Tia Korpe: Founder of Future Female Sounds
Since age five or six, Tia Korpe knew she wanted to create music, often using her dad’s Roland Keyboard and tape recorder to create her own mixtapes. Fast forward to age 16, when Tia dropped out of high school to pursue a music career and ended up studying at a youth music production school. At the time, she was heavily influenced by DJ Premier’s choppy beats and ended up performing all over Europe in cities like London, Stockholm, Paris, and even Beirut. In 2015, she created the World Is Yours festival, the first ever inter-regional urban arts festival in the Middle East. Korpe brought together skateboarders, street artists, DJs, MCs, and B-Boys/B-Girls in Amman, Jordan - an often overlooked city with underdeveloped creative potential. After giving over the World Is Yours festival to her local partner, Tia was able to focus on launching Future Female Sounds.
In December of 2017, Future Female Sounds (FFS) was born. FFS is an uplifting and collaborative network of female and non-binary DJs, which is in the process of going global with headquarters in Copenhagen. As a community creator within the music industry, Tia has learned that the female DJ community has great support for one another, but not from the industry as a whole. However, she doesn’t let this stop her. Her goal for 2019 is to launch a global DJ workshop tour, beginning in the Middle East and Emirates. While in the process of managing this tour, Tia hopes to create a DJ space for girls in Saudi Arabia.
Tia is very excited for the future of Future Female Sounds, as the organization has received very positive feedback globally from female DJs, who often offer to contribute. Within this role as a community creator and influencer, Tia has learned that intersectionality and sisterhood within the music industry are more important now than ever. A sponsor from the start, the Tuborg Foundation, funds FFS’s MONTHLY MIX series, which showcases new and up and coming female and non-binary DJs. Although Tia just recently became a mother, maternity leave isn’t stopping her. She finds her work to be so rewarding that she pushes through the added stresses.
Lidija Jurovich: Could you give me some examples of difficulties or challenges you faced in the music industry as a female, especially within “club culture” and DJing?
Tia Korpe: There are a variety of challenges such as equal pay (as a female DJ), respect or rather lack of it, from co-workers (male DJs), sound engineers and bookers who think you don't have the technical knowledge, or think you can’t move a crowd, to more systemic challenges such as the top-down music industry mainly consisting of cis white males patting each other’s backs, and booking or promoting "friends" or primarily male artists, as well as the general sexism and male chauvinist attitude towards how a female should look/act/be. Personally, I come from hip-hop culture and have been active since the 90s. In a way, it's almost become worse. I had to fight very hard to “earn my stripes” as a female in the game, and nowadays with social media's heavy influence, I think it's even harder for young girls to be strong and not need that male validation.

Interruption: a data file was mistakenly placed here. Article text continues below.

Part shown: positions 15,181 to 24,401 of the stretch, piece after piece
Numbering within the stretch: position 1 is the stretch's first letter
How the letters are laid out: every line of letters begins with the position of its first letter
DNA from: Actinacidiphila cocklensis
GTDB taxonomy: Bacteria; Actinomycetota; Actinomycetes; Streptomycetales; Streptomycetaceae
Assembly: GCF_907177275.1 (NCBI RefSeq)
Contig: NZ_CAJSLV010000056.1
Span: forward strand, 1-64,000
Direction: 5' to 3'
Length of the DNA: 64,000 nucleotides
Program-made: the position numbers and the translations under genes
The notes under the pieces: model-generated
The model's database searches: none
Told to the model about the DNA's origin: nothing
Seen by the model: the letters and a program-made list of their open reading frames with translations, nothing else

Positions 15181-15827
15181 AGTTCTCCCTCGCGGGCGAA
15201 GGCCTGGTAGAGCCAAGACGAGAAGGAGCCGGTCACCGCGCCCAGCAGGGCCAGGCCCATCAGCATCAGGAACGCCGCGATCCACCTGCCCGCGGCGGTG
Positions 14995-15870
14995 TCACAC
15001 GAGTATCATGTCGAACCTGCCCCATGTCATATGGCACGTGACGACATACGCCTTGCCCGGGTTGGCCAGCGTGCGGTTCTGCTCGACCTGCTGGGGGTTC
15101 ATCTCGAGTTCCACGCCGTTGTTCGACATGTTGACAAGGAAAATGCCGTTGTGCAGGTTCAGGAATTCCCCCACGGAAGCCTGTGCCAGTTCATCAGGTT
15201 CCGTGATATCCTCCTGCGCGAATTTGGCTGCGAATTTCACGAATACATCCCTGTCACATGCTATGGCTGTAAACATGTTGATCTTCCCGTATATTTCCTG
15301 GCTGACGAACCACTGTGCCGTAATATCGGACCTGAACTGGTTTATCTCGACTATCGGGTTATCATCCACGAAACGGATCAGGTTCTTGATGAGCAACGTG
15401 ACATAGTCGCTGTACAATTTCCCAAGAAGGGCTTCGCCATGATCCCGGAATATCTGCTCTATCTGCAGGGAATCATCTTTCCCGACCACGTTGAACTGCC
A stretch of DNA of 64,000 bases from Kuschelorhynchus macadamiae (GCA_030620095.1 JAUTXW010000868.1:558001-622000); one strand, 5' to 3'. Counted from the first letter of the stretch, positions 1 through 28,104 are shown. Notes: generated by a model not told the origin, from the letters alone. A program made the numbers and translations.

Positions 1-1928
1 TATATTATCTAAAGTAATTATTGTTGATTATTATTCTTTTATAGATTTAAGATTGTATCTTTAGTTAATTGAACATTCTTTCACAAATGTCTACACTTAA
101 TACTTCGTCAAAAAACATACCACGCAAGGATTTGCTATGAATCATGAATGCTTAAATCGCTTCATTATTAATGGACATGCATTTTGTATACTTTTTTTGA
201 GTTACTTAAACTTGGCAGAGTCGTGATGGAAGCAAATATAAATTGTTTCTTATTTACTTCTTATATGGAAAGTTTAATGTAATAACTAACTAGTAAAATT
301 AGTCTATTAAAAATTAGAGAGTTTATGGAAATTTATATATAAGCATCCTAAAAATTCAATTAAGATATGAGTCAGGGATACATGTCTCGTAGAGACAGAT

Jurovich: Which feminist focused platforms and businesses are you currently working with? Which ones are you hoping to partner with?
Korpe: We are currently working with a few Scandinavian feminist platforms, and are connected to networks like female:pressure, but would love to branch out. As always, it's a challenge when you're a very small organization/team. If I had more time to grow our network I would love to work more with SheSaid.so, Girls I Rate and UN Women's program as well as PLAN International’s “Because I am a girl". I already reached out to Girls Who Make Beats in the US and hope we get a chance to partner in the future. Other than that, we are open to any other businesses who see the long-term investment in funding alternative education and empowering young girls globally.
Jurovich: What would be one piece of advice you would give to a budding female social entrepreneur in this day and age?
Korpe: To not be afraid to believe in your ideas and to just go for it. Some women have a tendency to over analyze and over prepare everything before launching a project or new idea (myself included), and that usually means your time is spent on perfection, instead of valuable network building or fundraising.
Jurovich: Could you give me a few recommendations for some female DJs/artists to check out?
Korpe: There are SO many! I love seeing the female DJ community grow, and it's so diverse as well! I'd like to mention Honey Dijon, the dope DJ who also happens to be black, a woman, and trans. She doesn't just pack dancefloors with skills, she represents true diversity. From the US, I also want to mention DJ Perly, who actually was the first female to win the US DMC's; her scratching is great. Also check out DJ Zinhle from South Africa, our very own (Future Female Sounds) DJ Bonita from Kuwait, and, of course, all the female DJs we are currently highlighting from Denmark here: https://www.facebook.com/pg/futurefemalesounds/live_videos/?ref=page_internal
Author: Lidija Jurovich
Lidija is a rising junior at the University of Maryland pursuing a degree in Marketing with a minor in Non-Profit Leadership. Growing up on the West Coast, Lidija has learned that traveling and meeting new people is one of her favorite things to do. She hopes to create her own non-profit clothing company with proceeds benefiting victims of child abuse or pursue a career in marketing for empowering and inclusive clothing or beauty companies. Currently, she is a brand ambassador for Aerie, where she works to promote body positivity and empowerment on UMD’s campus.